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Old 11-23-2011, 07:32 PM
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"Dry Start" problem

Hello!.....What do you guys think about the effects of dry starts? In other words, I'm concerned about the fact that my Buick doesn't get started as often as I'd like, and of course the oil's in the pan for those first few turns of the crank. I've always been afraid that I may be doing some damage. Do any of you use a "primer" system of any kind, or a special oil additive? Thanks.....Bob.

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Old 11-23-2011, 08:16 PM
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If it has sit for a long time I pull all the plugs and crank it for 30 seconds or so to get the oil moving, then re-install the plugs and fire it up.
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Old 11-23-2011, 08:24 PM
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Go to the Morroso website and look at thier oil accumulators. I have a 3 quart that releases the oil when the ignition is turned on.

Bill
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Old 11-23-2011, 09:19 PM
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I never really worried about it much, true the oil is in the pan, but the pump is still primed and will be flowin oil in no more than a few seconds. That's what I have always believed. I sleep alright
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Old 11-23-2011, 10:11 PM
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Quote:
Originally Posted by streetbruiser
I never really worried about it much, true the oil is in the pan, but the pump is still primed and will be flowin oil in no more than a few seconds. That's what I have always believed. I sleep alright
X2....even though the oil DOES drain back to the pan....its not like the bearing/ring sufaces DRY OUT!! A lot of "techie stuff" goes into formulating oil compounds too.
6sally6
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Old 11-24-2011, 12:12 AM
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When I first started my caddy it had set for 20 odd years. I had done an oil change, but not right before it started. It almost smoked me out out of the basement till the old oil burned off. I wouldn't worry a whole lot.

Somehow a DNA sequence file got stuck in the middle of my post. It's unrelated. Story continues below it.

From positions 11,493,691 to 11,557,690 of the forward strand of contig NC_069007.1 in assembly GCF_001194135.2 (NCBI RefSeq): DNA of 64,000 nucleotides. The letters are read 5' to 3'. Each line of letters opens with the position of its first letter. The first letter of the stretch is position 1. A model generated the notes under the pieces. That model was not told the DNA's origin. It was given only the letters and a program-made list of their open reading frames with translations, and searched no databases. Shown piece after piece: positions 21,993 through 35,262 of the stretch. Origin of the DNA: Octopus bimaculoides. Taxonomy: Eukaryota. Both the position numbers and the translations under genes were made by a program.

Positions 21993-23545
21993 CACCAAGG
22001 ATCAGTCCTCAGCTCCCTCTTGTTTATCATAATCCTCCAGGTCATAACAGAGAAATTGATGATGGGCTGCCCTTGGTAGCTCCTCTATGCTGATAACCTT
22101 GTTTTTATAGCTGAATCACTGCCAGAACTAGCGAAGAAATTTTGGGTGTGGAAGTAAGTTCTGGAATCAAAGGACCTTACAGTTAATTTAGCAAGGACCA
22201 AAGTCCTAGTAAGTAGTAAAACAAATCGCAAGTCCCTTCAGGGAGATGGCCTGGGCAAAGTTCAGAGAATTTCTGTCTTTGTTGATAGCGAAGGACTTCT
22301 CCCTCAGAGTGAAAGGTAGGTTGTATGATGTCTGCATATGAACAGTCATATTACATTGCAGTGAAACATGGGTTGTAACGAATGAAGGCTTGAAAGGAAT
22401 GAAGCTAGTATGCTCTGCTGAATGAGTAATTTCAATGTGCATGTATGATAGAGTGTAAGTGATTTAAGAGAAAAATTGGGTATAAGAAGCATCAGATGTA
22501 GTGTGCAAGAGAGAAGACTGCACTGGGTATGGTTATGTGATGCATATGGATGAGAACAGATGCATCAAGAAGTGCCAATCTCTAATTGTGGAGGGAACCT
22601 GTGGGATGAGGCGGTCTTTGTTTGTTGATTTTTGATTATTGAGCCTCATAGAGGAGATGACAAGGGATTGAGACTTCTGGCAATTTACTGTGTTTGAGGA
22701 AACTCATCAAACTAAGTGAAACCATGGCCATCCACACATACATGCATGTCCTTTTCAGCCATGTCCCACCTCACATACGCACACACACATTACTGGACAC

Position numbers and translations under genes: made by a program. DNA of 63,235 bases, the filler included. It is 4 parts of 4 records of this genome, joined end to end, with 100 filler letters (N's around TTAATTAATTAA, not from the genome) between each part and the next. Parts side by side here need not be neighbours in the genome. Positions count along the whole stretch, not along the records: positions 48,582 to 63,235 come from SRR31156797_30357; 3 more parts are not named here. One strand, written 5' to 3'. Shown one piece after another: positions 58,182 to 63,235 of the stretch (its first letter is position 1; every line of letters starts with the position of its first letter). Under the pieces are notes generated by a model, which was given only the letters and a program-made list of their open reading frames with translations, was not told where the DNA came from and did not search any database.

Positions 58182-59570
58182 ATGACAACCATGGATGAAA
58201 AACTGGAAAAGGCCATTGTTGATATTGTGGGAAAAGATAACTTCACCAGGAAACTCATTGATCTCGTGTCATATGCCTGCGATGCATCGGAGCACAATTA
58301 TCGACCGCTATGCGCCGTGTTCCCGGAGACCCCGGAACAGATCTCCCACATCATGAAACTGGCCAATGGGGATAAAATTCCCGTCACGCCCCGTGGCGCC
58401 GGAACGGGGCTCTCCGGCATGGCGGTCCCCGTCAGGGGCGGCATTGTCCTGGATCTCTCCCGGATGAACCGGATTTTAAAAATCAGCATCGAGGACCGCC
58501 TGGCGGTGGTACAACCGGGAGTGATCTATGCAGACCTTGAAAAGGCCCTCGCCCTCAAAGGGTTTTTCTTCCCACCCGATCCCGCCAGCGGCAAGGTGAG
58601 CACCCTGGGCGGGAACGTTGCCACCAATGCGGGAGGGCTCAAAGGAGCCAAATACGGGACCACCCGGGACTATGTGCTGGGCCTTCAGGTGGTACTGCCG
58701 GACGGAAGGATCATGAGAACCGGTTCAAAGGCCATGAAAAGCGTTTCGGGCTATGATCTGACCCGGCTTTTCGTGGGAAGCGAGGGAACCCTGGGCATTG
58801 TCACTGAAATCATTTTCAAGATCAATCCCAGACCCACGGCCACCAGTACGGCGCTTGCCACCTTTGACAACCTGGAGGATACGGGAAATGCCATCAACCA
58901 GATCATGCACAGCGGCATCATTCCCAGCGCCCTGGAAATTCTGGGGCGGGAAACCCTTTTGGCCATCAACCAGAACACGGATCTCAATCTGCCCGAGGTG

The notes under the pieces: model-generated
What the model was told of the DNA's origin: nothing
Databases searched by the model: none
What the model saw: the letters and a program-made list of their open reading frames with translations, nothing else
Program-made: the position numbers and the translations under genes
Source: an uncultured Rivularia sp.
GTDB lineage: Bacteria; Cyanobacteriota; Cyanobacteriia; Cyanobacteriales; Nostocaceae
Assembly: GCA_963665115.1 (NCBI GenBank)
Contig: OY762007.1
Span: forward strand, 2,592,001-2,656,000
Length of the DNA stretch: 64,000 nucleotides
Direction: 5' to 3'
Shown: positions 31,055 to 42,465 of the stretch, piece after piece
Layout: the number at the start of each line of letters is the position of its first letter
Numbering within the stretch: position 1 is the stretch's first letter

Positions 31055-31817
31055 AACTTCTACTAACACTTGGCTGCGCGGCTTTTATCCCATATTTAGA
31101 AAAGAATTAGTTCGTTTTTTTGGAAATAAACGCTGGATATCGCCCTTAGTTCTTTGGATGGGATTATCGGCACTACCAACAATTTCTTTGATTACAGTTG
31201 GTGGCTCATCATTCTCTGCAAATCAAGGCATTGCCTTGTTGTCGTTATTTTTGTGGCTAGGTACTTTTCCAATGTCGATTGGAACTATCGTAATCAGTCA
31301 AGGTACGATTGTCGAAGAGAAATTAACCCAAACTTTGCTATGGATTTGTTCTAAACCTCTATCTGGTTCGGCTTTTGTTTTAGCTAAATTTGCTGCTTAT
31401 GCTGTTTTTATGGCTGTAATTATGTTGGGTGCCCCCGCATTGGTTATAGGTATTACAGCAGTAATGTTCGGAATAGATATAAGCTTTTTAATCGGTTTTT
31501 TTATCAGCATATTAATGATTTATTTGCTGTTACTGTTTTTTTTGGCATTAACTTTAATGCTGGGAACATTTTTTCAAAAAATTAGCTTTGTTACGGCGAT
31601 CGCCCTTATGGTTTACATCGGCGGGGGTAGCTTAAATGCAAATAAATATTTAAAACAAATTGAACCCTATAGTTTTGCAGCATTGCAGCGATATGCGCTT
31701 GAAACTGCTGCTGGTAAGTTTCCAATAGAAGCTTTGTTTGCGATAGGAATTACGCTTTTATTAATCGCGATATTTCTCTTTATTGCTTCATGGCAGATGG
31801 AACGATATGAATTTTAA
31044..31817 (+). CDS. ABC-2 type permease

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Old 11-24-2011, 07:43 AM
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First off, I'd suggest using an engine "fog" when you plan to shut it down for several months ... lawnmowers, snowblowers, boats, quads, garage queens

For those of us that live north of the Mason-Dixon ... you should study up on what happens to oil viscosity in cold temperatures. "Instant oil pressure" is a dangerous myth.

Do some research on the oil filter that you are using. Does it have an anti-drainback valve? This is crucial on some engines, where the filter is mounted horizontally rather than vertically. I still recall my Dad getting educated on this the hard way, with a low-milage '71 Plymouth Fury III and a 318.

He *was* a Fram man ... using a PH8A, until he had to replace a set of pushrods and rocker arms at 60,000 miles. No drain-back valve. The "light-bulb" sort of came on in his head, and he admitted that the valvetrain rattled for quite a while before the oil pressure came up.

When GM came out with the 6.2 diesel, they insisted that the owner should NOT install the standard Chevy (WIX 51061, NAPA 1061) filter, and should instead "upgrade" to the slightly more expensive 51060 / 1060 filter that DOES have the drain-back valve. Other than that valve ... the two filters are identical. Many of my installers no longer wanted to stock the 1061 in fear of having the lube guy installing the wrong filter.

That's my $0.02 worth ...
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Old 11-24-2011, 08:18 AM
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I know the engine doesn't actually dry out, It's just that you hear the stories.... I've never seen any bad things, and my motor runs as well today as it ever did. Thanks again for more good advice...
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